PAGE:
PENSION NEWS

An information bulletin about the York University Pension Plan

MORTON ABRAMSON, Ph.D.
Professor, Department of Mathematics and Statistics
Member, Board of Trustees, York University Pension Fund
February 20, 1997

HOW DID WE DO IN 1996?
The BEFORE EXPENSES RATE OF RETURN for 1996, for the York Pension Fund was, subject to audit, approximately 17.6%. I estimate that after expenses, the rate was approximately 17%.

See table 1 for a summary

For the purposes of a 1996 rate comparison,
the Toronto Stock Exchange 300 Index was up 28.4%
the Scotia McLeod Bond Universe Index was up 12.3%.

WHAT KIND OF FUND IS THE YORK PENSION FUND?
The York Pension Fund is a balanced Fund with approximately 40% in Canadian equities (stocks), 40% in Canadian debt securities (bonds) 20% in Foreign investments.

WHAT IS A BALANCED FUND?
Canadian Balanced Funds are those, "in which the primary objective is to combine growth with income and price stability. These aim to maintain a portfolio balance between bonds, debentures, and preferred and common stocks." (Globe and Mail, February 6, 1997. )

WHO MAKES THE INVESTMENT DECISIONS? The actual investment decisions for the Fund are made by three professional management companies. The performance of the Fund is monitored by a sub-committee of the Board of Trustees of the Fund.

HOW DOES OUR RATE OF RETURN COMPARE TO OTHER BALANCED FUNDS?
A rate of return of 17% on an absolute basis may seem on the high side. However, please consider: SEI is a rating service that the Fund employs to evaluate performance. SEI rated the York Fund as relatively low for 1996 compared to similar, but unidentified, Funds. Our fund , when compared to two of the best Canadian Balanced Funds, performed favourably according to the Globe and Mail's 15-Year Mutual Fund Review of February 6, 1997. This comparison shows the performance of the York fund since 1983 when the York fund was first evaluated on a calendar year basis. The fund also performed favourably when applying the formula for "moving 4 year equivalent compounded yearly returns". These use equivalent yearly compounded returns for $1 invested 4 years prior to the end of a given year.

See tables 2 and 3

MONEY PURCHASE ACCOUNT
Each employee has his/her own individual account called the money purchase account in the York Pension Fund. Annually, each employee contributes a proportional percentage of his/her salary to his/her money purchase account. The University then contributes an additional amount of money which is equal to 103% of the employee's contribution to the employee's money purchase account. At retirement this account is used to pay for the employee's pension.

MINIMUM GUARANTEE FUND
At retirement an employee will receive a yearly amount of pension that is at least equal to a minimum amount.. This minimum amount is calculated according to a formula, based on the average of an employee's five years of highest earnings, and years of credited service. If the amount of the yearly pension payment the member receives at retirement, as a result of his/her money purchase account, is less than this minimum amount, than the difference required to raise the yearly pension to this minimum amount will be paid from the Minimum Guarantee Fund. The actual pension that one receives may be higher than this minimum amount. In this case the total amount of pension received would come as a result of the employee's money purchase account This fund is the responsibility of the University and any shortfalls in the minimum guarantee are made up by the University.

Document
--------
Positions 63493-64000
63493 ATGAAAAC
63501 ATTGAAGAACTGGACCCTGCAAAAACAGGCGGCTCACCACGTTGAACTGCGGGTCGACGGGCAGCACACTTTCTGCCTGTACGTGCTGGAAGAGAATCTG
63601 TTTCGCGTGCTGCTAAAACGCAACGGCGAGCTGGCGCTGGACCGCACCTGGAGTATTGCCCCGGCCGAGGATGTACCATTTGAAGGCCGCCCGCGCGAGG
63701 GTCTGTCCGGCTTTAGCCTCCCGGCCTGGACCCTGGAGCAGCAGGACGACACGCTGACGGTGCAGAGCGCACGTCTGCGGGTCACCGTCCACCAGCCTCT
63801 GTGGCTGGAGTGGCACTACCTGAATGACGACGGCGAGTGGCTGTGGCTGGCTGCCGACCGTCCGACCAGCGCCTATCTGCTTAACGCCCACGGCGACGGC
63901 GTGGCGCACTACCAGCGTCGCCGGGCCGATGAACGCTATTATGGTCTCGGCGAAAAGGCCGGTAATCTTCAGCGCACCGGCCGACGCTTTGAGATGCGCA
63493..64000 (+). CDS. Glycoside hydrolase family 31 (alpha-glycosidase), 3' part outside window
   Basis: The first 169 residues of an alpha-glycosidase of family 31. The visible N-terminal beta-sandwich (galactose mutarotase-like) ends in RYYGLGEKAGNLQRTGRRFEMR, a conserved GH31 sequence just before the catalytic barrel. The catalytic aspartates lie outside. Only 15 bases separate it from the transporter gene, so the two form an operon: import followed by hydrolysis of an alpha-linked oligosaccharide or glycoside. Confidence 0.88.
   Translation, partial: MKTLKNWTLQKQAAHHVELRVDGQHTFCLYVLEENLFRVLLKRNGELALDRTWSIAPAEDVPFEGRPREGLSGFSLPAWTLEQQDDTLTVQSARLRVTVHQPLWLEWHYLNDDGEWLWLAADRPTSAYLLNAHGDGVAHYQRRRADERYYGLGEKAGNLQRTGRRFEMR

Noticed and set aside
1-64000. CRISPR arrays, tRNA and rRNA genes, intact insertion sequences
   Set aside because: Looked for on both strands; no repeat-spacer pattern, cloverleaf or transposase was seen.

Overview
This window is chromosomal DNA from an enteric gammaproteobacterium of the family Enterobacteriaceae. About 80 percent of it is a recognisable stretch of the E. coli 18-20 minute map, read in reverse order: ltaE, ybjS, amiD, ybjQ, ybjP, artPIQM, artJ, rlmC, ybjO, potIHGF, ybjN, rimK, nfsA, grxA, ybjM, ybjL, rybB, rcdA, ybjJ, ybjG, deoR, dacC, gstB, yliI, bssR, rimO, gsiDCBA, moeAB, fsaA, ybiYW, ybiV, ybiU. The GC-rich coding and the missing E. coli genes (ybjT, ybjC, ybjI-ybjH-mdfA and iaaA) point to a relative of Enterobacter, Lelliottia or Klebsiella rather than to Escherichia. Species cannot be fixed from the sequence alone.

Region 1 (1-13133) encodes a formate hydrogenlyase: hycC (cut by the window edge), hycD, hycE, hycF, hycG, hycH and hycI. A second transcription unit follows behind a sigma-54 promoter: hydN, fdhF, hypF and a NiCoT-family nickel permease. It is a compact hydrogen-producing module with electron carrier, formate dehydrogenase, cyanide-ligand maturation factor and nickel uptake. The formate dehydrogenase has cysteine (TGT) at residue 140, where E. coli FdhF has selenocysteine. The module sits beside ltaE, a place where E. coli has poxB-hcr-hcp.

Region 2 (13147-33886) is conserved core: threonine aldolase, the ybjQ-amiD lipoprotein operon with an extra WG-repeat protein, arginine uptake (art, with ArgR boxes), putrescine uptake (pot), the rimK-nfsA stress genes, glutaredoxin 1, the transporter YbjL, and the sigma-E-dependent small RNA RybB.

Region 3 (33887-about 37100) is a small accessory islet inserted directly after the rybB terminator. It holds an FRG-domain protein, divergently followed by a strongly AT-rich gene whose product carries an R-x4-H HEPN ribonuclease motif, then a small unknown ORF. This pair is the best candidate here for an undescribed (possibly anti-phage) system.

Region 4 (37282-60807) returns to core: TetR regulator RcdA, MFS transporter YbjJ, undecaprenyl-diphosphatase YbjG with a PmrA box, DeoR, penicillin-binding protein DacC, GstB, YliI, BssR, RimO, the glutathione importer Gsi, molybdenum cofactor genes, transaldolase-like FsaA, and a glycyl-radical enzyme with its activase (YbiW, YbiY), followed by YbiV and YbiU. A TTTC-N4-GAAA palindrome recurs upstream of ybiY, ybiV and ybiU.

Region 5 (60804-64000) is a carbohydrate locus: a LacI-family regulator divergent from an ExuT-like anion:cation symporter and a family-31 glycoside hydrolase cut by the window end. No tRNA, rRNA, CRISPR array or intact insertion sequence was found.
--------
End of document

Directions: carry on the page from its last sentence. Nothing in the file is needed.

PENSION SURPLUS
The surplus is an amount in the fund which is in addition to fund reserves. This is sometimes referred to as a surplus on the surplus. The reserves are required to guarantee your pension payments. The fund would be fully funded even if the surplus would be $0. A pension surplus is anticipated in 1996 and the next few years.

WHAT IS A "PENSION CONTRIBUTION HOLIDAY"?
According to a clause in The Pension Plan, the University may use the surplus in the Plan to pay for part or all of its 103% required contributions to the members money purchase accounts. Using the Surplus funds in the Plan instead of using its own funds to pay for its contributions is called a, "pension contribution holiday."

WHEN CAN A "PENSION CONTRIBUTION HOLIDAY" BE TAKEN?
This can only be done if the Actuary, in consultation with the Board of Trustees of the Fund, and subject to the Board of Governors approval, confirms that the financial health of the plan is not weakened by a pension contribution holiday. In the past, the major employee groups have agreed to pension contribution holidays.

DO MEMBER BENEFIT FROM CONTRIBUTION HOLIDAYS?
Discussions are currently underway between groups representing the members of the plan, and the University, with regard to sharing the money that the University saved as a result of the current University Contribution Holiday.

DOES THE UNIVERSITY HAVE SOLE DISCRETION IN TAKING A CONTRIBUTION HOLIDAY?
This is a somewhat contentious issue. Some employee groups dispute the University's claim that the University can, without members approval, but on the advice of the Actuary, declare a contribution holiday.

WILL MY PENSION BE HARMED IF THE UNIVERSITY TAKES A CONTRIBUTION HOLIDAY?
No. Your money purchase account will accumulate to the same amount and your minimum guarantee remains the same regardless of a pension contribution holiday.

[The contents and interpretations given in this newsletter are those of Morton Abramson, Professor in the Department of Mathematics and Statistics and member of the Board of Trustees of The York Pension Fund. If you have comments or questions, please contact Prof. Abramson at Dept. of Maths. N505R, X66087, or at abramson@mathstat.yorku.ca. Other Pension information can be found at http://www.math.yorku.ca/Who/Faculty/Abramson/Fund.]